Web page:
Living With the Natives of Melanesia

How Ethnological Work Is Carried on by Representatives of the American Museum among Primitive People of the South Seas

Ponkob

Playing at Being a White Man: In the native conception a white man is always sitting on a chair writing or reading a book. Ponkob, aged three, is attempting to imitate these alien manners. His left foot betrays the intense strain under which he is laboring.

Sometimes, however, my doctoring brought rich rewards. There was one tall, shaggy-headed sorcerer, with one injured eye and a bad case of ringworm, who sought my aid to cure his disfigured skin. Day after day he came to be treated, while I supervised the application by one of the small boys of a stronger lotion than the natives were allowed to have themselves. After about two months Pataliyan was cured, and made me the confidant of his projected elopement with a widow. The wrath of the ghostly husband shook the village and killed an unfortunate woman go-between, and the whole village was thrown into confusion—which was priceless to the ethnologist—all from a steady application of ringworm medicine to make the lover beautiful and desirable to a much wooed and most excellent maker of pots.

The children were my chief concern, as I was trying to add to our knowledge of child psychology at the same time that I worked on the general ethnological background of the people. By selecting the oldest boys of the adolescent group, youngsters of about fourteen, as house boys, we were able to attract all the rest of the children to our little patch of back yard. Each fourteen-year-old had a ten-year-old slavey, who in turn delegated the disagreeable aspects of his task to a six-year-old. Dinner was often prepared buy a dozen small hands, one small boy tending each pot, faithfully blowing up the twig fire underneath it. The little girls were enlisted to pluck the wild pigeons and to fetch the fire wood. I was making a collection of drawings by the savage little youngsters who had never seen paper or pencil before, and this practically disrupted the household. Every available square inch of the table, box, or trunk surface was preëmpted by children engaged in drawing. They would have drawn all night happily, had I permitted them, and they came to wake me before dawn with requests for “paypa.” Getting meals prepared or floors cleaned in this general nursery-school atmosphere was often difficult and always accomplished in the midst of a terrific din of happy insistent voices.

Photography demanded more organization. In that climate films have to be developed at once; there is no packing them off to the dark room of a commercial photographer. This meant working at night. Water had to be brought from the mainland almost a mile away, and the only water fit for photography came from a “place of blood” where some of the ancestors of the village had been slain. Such blood lingers and has a bad habit of entering the bodies of the descendants who are foolhardy enough to approach within its death-dealing atmosphere. So it took many sticks of tobacco to obtain a large enough supply of water for washing films. If the water ran out, there was no remedy, for no one would venture into that fearful place after dark. As there were many films to be washed, we trained a squad of native children as helpers, retaining two extra children, one to watch that no torch-lit canoes came near the house and one to scratch the backs of the other children so that they wouldn’t drop the films which they were washing.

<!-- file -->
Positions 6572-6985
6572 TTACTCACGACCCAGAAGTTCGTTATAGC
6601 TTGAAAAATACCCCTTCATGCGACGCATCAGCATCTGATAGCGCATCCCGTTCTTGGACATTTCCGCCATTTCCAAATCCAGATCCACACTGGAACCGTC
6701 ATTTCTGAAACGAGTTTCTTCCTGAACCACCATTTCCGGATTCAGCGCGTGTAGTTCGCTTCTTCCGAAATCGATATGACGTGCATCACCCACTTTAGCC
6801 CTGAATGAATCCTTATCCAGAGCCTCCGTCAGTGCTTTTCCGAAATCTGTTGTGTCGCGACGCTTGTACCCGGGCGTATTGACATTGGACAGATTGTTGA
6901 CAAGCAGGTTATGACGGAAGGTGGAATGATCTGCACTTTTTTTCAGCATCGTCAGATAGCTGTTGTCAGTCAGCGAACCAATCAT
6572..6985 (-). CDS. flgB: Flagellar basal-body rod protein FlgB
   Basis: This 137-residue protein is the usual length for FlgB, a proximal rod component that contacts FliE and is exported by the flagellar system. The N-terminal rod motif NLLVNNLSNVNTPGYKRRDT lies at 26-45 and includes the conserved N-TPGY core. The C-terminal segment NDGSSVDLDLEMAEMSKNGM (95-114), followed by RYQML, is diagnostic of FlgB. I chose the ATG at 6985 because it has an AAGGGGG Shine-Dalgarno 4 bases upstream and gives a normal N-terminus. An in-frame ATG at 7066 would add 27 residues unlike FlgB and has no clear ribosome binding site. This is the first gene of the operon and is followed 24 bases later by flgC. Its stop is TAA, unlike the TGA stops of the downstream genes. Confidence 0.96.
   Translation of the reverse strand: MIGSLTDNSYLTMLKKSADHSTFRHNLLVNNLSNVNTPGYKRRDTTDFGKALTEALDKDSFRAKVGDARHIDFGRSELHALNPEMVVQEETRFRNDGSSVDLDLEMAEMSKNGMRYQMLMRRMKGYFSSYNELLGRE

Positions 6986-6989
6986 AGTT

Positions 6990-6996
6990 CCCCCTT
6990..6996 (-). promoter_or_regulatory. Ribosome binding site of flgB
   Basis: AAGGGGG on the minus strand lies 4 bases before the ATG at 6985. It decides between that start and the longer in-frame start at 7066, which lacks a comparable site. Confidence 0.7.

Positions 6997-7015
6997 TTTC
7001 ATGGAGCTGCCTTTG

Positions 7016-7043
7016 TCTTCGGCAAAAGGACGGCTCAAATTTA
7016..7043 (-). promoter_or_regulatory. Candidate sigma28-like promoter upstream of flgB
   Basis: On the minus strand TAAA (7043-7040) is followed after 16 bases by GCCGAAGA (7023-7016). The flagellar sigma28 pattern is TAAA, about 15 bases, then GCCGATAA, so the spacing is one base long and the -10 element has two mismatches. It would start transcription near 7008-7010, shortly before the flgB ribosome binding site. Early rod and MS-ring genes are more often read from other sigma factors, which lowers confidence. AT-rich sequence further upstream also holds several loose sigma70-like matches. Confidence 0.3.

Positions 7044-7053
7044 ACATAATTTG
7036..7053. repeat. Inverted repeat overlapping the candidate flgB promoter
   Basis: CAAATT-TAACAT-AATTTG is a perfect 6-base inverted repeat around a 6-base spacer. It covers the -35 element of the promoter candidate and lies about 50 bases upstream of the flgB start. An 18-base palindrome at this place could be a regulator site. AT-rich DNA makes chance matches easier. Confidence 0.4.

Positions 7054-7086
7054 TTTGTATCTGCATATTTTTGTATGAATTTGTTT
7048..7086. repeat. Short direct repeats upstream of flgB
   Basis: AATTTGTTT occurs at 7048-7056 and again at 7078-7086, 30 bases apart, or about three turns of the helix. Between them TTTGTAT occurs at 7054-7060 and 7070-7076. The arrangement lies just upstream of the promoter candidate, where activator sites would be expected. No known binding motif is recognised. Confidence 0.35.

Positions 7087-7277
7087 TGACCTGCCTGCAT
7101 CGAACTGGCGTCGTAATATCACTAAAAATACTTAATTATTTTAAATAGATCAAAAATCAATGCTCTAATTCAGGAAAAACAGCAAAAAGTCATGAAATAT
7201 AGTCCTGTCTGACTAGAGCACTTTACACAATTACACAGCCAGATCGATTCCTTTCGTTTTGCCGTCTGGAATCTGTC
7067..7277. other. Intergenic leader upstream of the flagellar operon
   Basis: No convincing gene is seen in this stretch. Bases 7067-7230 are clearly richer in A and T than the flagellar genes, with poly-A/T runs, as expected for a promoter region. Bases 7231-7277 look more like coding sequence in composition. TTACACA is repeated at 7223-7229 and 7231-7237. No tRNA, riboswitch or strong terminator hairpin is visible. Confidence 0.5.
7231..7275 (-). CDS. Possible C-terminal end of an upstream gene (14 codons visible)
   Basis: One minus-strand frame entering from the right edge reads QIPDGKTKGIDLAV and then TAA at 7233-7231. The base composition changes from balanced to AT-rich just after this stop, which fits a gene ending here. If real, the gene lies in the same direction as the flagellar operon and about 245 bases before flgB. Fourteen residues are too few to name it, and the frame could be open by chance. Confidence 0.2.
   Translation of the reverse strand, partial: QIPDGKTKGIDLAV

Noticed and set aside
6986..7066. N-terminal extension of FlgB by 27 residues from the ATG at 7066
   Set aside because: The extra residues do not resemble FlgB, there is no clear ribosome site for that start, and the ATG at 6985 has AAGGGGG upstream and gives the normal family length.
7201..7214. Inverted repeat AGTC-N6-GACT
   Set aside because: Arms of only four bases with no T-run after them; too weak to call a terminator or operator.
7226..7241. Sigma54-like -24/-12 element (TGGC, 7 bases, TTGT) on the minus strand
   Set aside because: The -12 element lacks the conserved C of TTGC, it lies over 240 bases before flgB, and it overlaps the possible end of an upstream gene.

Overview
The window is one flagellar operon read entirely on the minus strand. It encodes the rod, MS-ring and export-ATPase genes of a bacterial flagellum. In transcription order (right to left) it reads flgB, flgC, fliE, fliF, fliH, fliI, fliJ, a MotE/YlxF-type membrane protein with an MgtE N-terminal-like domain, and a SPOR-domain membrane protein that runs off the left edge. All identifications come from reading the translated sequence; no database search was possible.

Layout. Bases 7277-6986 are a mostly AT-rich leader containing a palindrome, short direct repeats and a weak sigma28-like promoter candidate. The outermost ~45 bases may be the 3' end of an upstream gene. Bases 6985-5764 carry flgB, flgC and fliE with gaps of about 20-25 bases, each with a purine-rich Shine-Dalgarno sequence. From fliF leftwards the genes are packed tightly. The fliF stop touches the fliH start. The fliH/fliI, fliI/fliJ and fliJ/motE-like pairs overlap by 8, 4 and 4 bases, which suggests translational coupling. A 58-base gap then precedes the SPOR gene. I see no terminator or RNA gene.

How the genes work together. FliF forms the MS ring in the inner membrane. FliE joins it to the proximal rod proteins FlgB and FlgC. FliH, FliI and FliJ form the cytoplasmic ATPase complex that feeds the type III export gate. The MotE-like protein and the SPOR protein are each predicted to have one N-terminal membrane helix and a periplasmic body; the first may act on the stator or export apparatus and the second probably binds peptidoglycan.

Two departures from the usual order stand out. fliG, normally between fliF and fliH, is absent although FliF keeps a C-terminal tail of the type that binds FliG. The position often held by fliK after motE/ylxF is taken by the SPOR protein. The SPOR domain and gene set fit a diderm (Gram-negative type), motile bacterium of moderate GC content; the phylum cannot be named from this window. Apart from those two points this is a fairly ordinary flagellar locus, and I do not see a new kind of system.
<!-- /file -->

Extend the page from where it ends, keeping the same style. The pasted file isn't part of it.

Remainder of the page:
By such devious means and amid such peculiar surroundings, we worked our way into native life, until our house was known generally as the “kamal” or club house, because it was always so crowded. From the native children which I had assembled into a household, it was possible to reach out into their respective homes, and to follow the details of the ceremonies, quarrels, and reconciliations which went on within the thatched walls of other houses. By oneself assuming the tabus and duties, the privileges, and obligations of a native woman, as much as possible, one receives in return the confidence of the women and learns the carefully guarded secrets which have been hidden from twenty generations of husbands and fathers. The temper, the emphasis of native life, from the woman’s point of view, gradually unfolds before one’s eyes, as do the moods, the thought processes, the interests of the group of children who sleep on one’s floor and eat one’s rice day after day. The native language becomes more and more a familiar idiom. One learns to joke in it, perhaps even to pun a little, (although I knew that I was never permitted to swear, as both of my parents are living and profanity is only permitted to the orphaned). One learns to shudder when tabus are violated, to meet the news of a misfortune with the immediate question “Which ghost is responsible?” The personalities of all these alien people who press about one all day long become as clearly realized as those of the members of a family.

Only a six-weekly or less frequent mail breaks this long detailed identification with native life, from which one finally emerges wearied with the continuous restraint, the continuous re-valuation of experience, but bearing, as a field trophy, a knowledge of the native customs and the native thought attainable in no other way.

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